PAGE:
Let’s be honest. There are a multitude of commentaries on the market today to include multi-volume sets, one volume treatments of Scripture, and the approach of an Old and New Testament set. Thus, when a new commentary series, volume, or set comes on the market, it is always interesting to ascertain what this new entry has to offer that is different or for that matter the same as everything else available for purchase. Does the commentary provide a quick and simple overview or does it dig down deeper into the text, teasing out theological issues of importance that perhaps have been overlooked.
Fortress Press has recently released a commentary set that takes a look at the Old and New Testaments as well as the Apocrypha. For those not familiar with the Apocrypha, it is a collection of books written in the third to first century B.C. While not part of the Jewish Bible or most Protestant Bibles, they are part of the Roman Catholic canon and for that matter part of the Scriptures in some Orthodox churches.
There is much to enjoy in this two volume commentary set. The contributors to both volumes do an admirable job of explaining the main themes and issues of each section of Scripture. For instance, in the Old Testament commentary, there is a section that addresses the themes and perspectives of the Torah, the Historical Writings, Wisdom literature, and the Prophetic writings. As noted earlier, the Apocrypha is included as well in the Old Testament commentary and there is a helpful introduction to those books.
In the introduction to both volumes, it is noted that these commentaries seek “to provide students with diverse materials on the ways in which these texts have been interpreted through the course of history, as well as helping students understand the texts’ relevance for today’s globalized world. It recognizes the complexities that are involved with being an engaged reader of the Bible, providing a powerful tool for exploring the Bible’s multilayered meanings in both their ancient and modern contexts.” To that end, both volumes meet that stated goal as there is much information provided concerning each book of the Bible and the Apocrypha to include the various perspectives taken on the Scriptures on quite a number of important junctures.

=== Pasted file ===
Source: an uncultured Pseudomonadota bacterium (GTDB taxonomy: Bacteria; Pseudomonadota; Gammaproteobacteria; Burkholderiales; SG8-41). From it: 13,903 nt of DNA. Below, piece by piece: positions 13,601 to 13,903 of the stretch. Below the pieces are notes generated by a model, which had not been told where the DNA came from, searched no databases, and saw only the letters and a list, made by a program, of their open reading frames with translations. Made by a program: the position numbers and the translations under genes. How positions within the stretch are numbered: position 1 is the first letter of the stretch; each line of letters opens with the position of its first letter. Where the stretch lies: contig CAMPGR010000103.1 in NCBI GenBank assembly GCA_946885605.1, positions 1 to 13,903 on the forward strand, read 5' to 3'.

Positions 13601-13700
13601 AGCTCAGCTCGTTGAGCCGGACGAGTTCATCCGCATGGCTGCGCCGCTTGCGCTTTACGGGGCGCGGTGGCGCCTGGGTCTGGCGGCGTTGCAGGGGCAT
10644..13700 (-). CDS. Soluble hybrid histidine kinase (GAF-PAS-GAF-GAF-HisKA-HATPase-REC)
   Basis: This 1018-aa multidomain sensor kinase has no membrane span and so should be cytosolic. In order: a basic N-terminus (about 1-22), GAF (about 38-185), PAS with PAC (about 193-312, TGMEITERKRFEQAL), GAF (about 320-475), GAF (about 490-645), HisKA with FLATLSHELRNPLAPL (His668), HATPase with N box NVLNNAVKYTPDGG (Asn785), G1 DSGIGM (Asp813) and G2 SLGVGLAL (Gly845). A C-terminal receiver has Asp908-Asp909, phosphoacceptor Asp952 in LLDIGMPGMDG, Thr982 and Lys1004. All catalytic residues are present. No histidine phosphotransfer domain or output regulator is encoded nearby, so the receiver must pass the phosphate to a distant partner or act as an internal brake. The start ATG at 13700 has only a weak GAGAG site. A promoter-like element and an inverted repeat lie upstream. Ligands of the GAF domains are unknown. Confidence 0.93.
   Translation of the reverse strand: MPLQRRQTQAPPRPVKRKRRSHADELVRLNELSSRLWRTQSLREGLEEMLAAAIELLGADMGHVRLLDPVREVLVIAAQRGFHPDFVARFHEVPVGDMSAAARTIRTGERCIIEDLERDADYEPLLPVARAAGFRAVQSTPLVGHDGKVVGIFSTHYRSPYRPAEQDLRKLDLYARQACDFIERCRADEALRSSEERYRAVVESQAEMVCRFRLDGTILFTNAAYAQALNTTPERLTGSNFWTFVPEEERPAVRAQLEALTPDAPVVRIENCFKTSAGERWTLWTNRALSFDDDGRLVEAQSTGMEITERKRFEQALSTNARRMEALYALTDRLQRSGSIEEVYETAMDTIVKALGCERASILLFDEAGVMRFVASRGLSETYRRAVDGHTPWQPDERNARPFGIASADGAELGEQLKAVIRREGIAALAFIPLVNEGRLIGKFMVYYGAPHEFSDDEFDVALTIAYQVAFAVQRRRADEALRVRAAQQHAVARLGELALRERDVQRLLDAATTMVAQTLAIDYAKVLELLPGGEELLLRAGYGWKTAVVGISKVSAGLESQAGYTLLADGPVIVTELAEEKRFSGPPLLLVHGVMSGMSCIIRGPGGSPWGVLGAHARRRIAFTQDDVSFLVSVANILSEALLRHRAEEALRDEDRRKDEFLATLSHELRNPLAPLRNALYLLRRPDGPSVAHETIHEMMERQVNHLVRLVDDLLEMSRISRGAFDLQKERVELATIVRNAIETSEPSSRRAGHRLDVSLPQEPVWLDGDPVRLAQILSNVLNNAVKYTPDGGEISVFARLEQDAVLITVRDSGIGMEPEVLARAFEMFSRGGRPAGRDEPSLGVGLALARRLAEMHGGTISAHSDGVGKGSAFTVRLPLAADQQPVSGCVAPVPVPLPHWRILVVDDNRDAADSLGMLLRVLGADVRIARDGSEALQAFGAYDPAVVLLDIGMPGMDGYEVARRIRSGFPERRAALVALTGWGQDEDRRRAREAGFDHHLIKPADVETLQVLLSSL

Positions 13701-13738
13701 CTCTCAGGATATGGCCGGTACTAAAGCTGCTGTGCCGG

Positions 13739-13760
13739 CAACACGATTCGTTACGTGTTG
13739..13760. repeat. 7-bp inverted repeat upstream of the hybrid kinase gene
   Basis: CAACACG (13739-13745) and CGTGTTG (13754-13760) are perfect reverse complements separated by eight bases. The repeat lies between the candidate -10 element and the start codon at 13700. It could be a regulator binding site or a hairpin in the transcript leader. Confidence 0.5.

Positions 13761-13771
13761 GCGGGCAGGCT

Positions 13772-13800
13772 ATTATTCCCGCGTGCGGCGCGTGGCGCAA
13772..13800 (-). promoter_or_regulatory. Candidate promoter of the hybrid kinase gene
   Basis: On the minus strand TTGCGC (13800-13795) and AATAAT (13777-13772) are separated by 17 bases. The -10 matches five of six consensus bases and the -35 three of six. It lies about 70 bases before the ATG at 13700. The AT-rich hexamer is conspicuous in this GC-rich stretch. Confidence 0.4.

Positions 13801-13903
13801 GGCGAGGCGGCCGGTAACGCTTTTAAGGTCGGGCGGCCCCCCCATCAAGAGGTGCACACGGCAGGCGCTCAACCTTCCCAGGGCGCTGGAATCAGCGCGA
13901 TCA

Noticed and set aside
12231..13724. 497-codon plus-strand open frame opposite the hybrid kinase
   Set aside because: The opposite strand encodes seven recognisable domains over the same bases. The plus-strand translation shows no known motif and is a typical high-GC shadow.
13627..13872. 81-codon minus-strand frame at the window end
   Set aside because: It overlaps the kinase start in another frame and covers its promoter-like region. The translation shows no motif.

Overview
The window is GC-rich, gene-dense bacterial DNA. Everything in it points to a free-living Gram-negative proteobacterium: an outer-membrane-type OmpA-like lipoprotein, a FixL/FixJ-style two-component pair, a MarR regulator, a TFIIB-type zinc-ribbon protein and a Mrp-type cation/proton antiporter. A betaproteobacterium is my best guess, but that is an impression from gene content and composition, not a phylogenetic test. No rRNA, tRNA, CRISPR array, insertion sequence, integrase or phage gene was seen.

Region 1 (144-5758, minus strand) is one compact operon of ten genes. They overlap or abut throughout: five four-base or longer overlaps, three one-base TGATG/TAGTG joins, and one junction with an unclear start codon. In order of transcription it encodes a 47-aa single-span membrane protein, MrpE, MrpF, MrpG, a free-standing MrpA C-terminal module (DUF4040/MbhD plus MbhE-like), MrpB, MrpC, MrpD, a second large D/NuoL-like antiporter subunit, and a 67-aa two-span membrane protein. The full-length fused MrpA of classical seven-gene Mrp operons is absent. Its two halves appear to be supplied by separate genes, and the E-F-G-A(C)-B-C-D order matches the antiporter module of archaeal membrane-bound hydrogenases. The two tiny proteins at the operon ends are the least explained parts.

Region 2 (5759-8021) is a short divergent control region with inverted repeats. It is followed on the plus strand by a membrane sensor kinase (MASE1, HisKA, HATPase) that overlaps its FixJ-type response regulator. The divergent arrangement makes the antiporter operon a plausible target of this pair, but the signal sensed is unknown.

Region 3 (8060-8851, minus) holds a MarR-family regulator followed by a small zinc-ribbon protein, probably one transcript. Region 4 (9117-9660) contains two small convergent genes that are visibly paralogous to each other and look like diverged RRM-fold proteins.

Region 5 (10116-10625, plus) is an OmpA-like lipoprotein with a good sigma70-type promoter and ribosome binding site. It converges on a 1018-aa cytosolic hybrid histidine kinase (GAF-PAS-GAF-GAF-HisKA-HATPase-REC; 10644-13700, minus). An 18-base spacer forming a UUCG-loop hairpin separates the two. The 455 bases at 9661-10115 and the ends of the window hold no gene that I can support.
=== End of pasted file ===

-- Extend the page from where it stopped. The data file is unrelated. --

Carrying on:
There are some aspects of the commentary provided specifically in the Old Testament volume that I humble submit I found disagreement with, specifically in relation to the approach taken to the Genesis account as well as the support provided for the Documentary Hypothesis, heretofore noted as JEDP. It is stated that the Genesis creation account is “connected to the Babylonian myth the Enuma Elish and/or the battle between the Canaanite god Baal and Yam, each of which centers on order’s conquest of chaos.” Based on that belief, it is asserted that modern science cannot be found in Genesis nor can the text be utilized to address matters of a scientific nature. I would humble disagree that the Genesis creation account is specifically tied at all possible angles to addressing the Babylonian myth and thus has no relevant bearing on other issues. God provided us the how and why of creation, the how being related to matters of science and theology, and the why related to matters of theology to include the need to reveal that God is the Creator over and above the popular pagan religious myths of that time period.